As modern humans, we have evolved the ability to walk upright on two legs and have exceptionally large brains. While these traits might help us to solve puzzles and reach the top shelf, they come at a price: narrow hips and large heads make giving birth a slow, extremely painful experience that often requires medical assistance. But what was it like for our ancient relatives?
Researchers led by Boston University recently took a look at what birthing might have been like for Australopithacus sediba, an ancient hominin belonging to the same genus as the famous Lucy. Based on fossil evidence of this species, we know it lived about 2 million years ago, around the same time as two ancient humans, Homo rudolfensis and Homo habilis.
Turning to fossil bones, the researchers digitally reconstructed what the pelvis of a female A. sediba might have looked like, allowing them to work out how it would have given birth. They found that the process would have been quite a bit easier for the ancient species than it is for women today.
When human babies are born, they have to rotate several times to fit through the birth canal, but for A. sediba, this probably wasn’t the case, even though the species shared some pelvic features, like birth canal shape, with its human relatives. The researchers estimate that for rotation to be required, the head of an A. sediba baby would have to increase by 28-42 percent. However, they note that some level of rotation may still have occurred in the species.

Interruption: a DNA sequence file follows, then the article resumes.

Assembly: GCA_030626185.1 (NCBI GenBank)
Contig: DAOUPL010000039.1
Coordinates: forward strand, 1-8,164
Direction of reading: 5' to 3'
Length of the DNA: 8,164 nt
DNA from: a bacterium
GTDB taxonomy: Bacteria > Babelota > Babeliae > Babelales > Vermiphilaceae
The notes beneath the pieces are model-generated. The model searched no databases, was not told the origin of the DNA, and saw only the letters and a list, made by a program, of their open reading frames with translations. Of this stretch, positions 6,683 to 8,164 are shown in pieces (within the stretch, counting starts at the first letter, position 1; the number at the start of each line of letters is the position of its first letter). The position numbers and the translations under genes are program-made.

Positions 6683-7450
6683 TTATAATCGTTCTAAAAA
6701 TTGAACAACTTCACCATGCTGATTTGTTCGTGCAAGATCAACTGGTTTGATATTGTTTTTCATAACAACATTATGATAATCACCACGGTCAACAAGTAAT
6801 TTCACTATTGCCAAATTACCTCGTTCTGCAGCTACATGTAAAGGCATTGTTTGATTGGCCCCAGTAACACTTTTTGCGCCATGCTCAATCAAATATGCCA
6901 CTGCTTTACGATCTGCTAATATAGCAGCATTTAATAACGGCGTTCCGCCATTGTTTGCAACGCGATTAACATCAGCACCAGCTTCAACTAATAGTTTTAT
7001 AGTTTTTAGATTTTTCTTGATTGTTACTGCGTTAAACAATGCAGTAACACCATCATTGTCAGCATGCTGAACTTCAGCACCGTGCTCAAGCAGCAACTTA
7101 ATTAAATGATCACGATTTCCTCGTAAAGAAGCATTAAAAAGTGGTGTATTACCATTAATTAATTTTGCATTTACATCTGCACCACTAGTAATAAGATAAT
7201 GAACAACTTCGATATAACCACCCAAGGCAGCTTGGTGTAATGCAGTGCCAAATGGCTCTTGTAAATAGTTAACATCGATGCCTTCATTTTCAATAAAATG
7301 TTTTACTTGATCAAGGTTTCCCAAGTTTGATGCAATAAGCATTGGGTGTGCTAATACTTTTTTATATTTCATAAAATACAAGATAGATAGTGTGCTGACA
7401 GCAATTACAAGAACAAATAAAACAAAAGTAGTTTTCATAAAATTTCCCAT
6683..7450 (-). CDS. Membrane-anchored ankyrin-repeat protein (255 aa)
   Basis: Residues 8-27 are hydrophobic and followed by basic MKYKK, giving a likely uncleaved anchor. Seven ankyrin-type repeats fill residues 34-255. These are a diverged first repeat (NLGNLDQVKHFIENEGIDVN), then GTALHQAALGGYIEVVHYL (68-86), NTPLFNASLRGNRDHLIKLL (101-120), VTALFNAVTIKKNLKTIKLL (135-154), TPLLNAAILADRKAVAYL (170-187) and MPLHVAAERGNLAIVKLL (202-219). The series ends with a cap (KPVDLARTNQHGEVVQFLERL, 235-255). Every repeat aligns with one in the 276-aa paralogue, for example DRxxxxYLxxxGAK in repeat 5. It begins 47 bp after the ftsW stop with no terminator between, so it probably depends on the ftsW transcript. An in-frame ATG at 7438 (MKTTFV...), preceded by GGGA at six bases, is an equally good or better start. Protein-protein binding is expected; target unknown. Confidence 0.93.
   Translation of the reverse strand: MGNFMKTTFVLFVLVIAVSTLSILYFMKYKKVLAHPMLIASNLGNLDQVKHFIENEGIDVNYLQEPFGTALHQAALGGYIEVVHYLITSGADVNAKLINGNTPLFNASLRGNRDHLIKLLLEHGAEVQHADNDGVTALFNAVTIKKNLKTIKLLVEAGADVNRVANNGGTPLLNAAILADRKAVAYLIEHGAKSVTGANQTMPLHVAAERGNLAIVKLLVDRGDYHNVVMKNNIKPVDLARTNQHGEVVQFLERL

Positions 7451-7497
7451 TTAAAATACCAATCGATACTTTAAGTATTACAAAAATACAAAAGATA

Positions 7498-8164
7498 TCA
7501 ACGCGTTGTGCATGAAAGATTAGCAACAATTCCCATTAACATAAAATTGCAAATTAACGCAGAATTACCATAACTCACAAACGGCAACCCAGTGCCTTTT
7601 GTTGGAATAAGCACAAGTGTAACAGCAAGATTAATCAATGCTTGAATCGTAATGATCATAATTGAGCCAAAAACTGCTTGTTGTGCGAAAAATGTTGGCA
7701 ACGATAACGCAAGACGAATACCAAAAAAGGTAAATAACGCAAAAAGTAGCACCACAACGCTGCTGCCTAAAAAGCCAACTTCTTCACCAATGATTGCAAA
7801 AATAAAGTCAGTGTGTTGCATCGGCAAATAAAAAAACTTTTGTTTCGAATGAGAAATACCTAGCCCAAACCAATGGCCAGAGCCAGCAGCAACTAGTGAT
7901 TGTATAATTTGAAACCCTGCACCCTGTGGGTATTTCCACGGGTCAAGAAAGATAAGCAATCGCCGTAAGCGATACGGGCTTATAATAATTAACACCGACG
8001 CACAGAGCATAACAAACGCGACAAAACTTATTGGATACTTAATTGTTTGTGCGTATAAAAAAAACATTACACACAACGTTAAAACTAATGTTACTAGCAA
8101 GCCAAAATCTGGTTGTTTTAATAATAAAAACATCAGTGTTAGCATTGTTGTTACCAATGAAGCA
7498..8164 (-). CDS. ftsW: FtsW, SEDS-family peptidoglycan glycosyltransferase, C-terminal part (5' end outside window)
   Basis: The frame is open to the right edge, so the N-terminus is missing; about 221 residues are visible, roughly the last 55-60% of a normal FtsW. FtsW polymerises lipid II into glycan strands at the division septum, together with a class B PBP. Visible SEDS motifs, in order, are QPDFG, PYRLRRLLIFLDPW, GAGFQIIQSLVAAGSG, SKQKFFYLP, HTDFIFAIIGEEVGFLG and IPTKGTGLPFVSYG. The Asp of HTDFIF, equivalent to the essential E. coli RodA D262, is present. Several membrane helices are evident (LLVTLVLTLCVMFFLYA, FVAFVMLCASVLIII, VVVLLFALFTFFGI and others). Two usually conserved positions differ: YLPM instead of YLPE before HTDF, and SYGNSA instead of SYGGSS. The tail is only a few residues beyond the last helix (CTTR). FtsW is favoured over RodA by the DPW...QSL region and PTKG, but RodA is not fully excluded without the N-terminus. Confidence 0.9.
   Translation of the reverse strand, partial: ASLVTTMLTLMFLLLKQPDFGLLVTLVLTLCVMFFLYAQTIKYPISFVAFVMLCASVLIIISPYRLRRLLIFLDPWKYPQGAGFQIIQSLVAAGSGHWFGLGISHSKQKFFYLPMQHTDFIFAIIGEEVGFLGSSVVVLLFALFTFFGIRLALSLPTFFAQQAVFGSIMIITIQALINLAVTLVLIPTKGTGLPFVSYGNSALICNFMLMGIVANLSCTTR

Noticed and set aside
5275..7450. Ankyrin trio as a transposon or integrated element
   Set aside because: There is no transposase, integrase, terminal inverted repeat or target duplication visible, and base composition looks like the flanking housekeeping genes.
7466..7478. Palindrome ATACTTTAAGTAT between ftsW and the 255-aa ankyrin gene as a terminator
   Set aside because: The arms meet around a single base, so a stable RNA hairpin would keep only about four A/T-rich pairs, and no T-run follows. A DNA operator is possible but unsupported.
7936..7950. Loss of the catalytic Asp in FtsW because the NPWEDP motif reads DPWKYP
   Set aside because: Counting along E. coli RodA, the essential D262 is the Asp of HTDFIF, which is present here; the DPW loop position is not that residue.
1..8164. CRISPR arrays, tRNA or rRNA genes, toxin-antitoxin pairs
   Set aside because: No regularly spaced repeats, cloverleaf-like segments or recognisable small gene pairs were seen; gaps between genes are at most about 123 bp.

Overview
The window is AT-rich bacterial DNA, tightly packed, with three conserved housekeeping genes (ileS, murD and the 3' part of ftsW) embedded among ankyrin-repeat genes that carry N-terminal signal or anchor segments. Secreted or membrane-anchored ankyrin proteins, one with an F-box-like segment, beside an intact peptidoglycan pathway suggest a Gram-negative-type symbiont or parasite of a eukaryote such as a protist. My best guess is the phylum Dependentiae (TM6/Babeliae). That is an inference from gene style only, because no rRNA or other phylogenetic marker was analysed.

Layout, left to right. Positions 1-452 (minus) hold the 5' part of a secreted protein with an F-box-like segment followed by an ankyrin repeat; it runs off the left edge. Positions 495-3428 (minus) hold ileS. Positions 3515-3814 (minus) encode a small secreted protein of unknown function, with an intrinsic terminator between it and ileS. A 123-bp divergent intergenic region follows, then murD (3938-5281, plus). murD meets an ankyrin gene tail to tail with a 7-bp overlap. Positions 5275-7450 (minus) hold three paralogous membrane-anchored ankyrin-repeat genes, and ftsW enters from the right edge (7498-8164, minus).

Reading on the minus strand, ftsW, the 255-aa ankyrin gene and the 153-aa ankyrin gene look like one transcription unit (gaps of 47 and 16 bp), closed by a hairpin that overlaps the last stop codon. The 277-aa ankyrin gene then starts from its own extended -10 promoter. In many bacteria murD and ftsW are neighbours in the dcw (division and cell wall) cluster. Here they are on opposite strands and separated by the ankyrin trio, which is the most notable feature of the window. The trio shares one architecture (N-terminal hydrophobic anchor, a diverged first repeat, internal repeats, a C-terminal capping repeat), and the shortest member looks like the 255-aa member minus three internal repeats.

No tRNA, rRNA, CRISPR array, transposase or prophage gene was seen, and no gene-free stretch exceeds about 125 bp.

"The foetal head and shoulder breadth have ample space to pass through even the tightest dimensions of the maternal birth canal," lead researcher Dr Natalie Laudicina at Boston University told BBC News. It’s still not clear exactly when the need to rotate to exit the birth canal first evolved in humans.
The obvious conclusion might be that as ancient hominins adapted to upright walking and larger brains, birthing became more and more difficult. However, the new research actually adds complexity to the story. For example, Lucy, who belonged to the species Australopithecus afarensis, would have had a more difficult birthing process than A. sediba, as it would have been a tighter squeeze for the infant to move through the birth canal. Despite this greater challenge when giving birth, Lucy and her kin actually lived about a million years earlier than A. sediba, suggesting that the evolution of birthing is tricky and complex.
“The interspecific differences in fossil hominin pelvic morphology and fetal dimensions show that there is not a linear, gradual change from an ‘easy’ birth to a ‘difficult’ birth,” the researchers write in PLOS ONE. “Instead, the morphology of each specimen exhibits its own set of obstetric challenges.” They note that the shape of the A. sediba pelvis is likely partially the result of how the hominin moved, rather than being adapted solely to birthing.